Tooth decay is not a new problem. As mentioned in a previous article, the ancients believed that a worm caused the pain in your tooth. Of course, this is not the case. Tooth decay is defined as a thinning out and eventual collapse of the tooth enamel. The reason this happens is because the chemicals that break down the minerals in your enamel become outweighed by the bacteria that cause tooth decay. You can see that this is a complex medical condition, and there are many factors at play.
This illness is one of the most widespread in all of the world, some 95% of all people on Earth will be affected by it at one point or another. Fortunately, this is well know and precautions have been taken to fight against this foe. Teeth become sensitive at different points in life, it is no accident that kids, for example, are much more likely to have fillings than adults. A British study found that most parents feel guilt and shame at the dental ills of their children, and thus are less likely to seek the help of a dentist. Even the most circumspect dental hygiene care will not guarantee a life free from cavities; genetics and the biochemical makeup of our saliva also play a role.
There are many factors, so it is difficult to say with certainty what causes it, but here are four possible culprits, who are more than likely responsible for your dental woes:
1) Plaque. There are many different kinds of bacteria living in our mouths. Some break down carbohydrates, and they make sticky biofilm and acidic by products as a result. These form plaque that bacteria live in, and they continue to make acid, which eats away at the enamel on your teeth.
2) Carbohydrates, acids. Acid making bacteria usually eat carbohydrates, and this is why they are so bad for your teeth, likewise fermented foods also contain bacteria that do similar things. Acidic foods do not need the help of bacteria; they melt your enamel all by themselves.
3) Food detritus. Carbs frequently get on your teeth form the remains of what you ate. The longer a food is in your mouth, the more likely it is to start dissolving into carbs, and thus damaging your teeth.
4) Eating habits. Why is snacking considered bad for your teeth? Because you cannot brush
your teeth after each and every single bite you take, and you leave no time for your mouth to regenerate, and this slows down the production of saliva as well. This way the proper conditions that are good for the mouth can’t be met, and the acidic foods and by products will dominate your mouth.
Tooth decay usually appears in hard to reach places, as these places attract the most plaque and food detritus. Likely places are the grooves on molar teeth, as we grind food with these, the gaps between the teeth, and the space between the neck fo the tooth and the grooves of the teeth, right near the gumline. At first, the enamel becomes dmeineralized, and white spots will appear on the tooth. Afterwards the areas will turn brownish, this is already what is considered to be tooth decay, and then a hole or indentation will appear where there was once tooth material. If you feel sensitivity, especially during eating sweets, you probably have a case of bacteria living where they should not. Eating sugar causes higher osmosis pressure, which can cause pain ina decayed tooth. If you have food stuck in certain places in your mouth, and always the same places, you can be pretty sure that eventually, these places will start to decay. If you do not deal with it right away, the decay can spread all the way down to the nerve, and can be extremely painful. Sensitivity to cold (a sign of dentine hypersensitivity) and heat (a sign of a dead tooth) can all be signs that the damage has gone on for too long. The cavity needs to be filled as soon as possible! How painful the process will be depends entirely on the cavitation, and if the hole is too deep, a root canal treatment will be necessary. Sometimes, an already filled tooth can start to decay along ther filling, too, which si why half year check ups are so vital to the health of your teeth.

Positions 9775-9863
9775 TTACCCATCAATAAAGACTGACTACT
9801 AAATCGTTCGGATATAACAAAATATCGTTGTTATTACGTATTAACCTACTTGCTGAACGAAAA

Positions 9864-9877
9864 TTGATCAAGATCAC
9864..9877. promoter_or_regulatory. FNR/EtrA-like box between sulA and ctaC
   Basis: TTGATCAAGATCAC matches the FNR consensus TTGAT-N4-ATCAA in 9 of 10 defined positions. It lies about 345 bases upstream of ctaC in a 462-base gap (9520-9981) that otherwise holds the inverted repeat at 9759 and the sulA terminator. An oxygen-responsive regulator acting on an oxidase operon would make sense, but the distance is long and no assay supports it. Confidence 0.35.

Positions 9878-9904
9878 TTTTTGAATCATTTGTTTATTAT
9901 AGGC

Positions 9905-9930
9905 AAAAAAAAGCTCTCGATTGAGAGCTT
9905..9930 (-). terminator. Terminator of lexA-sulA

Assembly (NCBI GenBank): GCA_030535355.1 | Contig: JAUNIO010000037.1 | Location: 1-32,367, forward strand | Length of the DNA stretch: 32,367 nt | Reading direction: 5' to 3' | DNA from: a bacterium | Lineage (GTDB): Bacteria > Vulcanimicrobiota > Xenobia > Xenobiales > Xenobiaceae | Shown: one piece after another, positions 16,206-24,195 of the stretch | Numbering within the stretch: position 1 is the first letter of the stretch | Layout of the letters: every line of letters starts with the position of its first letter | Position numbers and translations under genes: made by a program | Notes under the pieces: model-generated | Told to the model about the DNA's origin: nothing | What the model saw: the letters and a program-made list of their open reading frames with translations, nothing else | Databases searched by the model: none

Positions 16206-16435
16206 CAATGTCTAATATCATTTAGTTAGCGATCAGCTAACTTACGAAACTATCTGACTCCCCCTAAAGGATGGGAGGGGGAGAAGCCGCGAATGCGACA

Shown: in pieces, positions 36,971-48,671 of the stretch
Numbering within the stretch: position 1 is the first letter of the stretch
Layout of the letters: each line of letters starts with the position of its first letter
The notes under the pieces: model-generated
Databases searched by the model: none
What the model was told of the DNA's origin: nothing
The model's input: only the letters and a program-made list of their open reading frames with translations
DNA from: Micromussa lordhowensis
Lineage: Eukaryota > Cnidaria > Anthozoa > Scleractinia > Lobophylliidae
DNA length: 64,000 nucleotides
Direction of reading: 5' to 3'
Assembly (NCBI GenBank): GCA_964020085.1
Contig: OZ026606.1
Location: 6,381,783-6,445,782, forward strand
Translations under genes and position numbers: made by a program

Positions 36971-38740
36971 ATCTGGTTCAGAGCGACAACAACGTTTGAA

The most important step is to brush your teeth twice a day. This is the best thing you can do for your teeth. If you have a lot of hard to clean areas, contact a dentist and get some fissure sealants. Fluoride is the antidote to acid damage and to the production of bacterial cultures. If allowed to become part of our teeth, it will protect against tooth decay. Use fluoridated toothpaste, buy fluoridated salt, etc. But do beware, as overexposure to fluoride can be harmful.
Eat well. Don’t eat sugary foods, overly salty foods or fast food at all. If you are on a diet, you are also at risk, as acidic fruits and vegetables, or too much tea can also cause the enamel to wear down.
Register for dental checkup!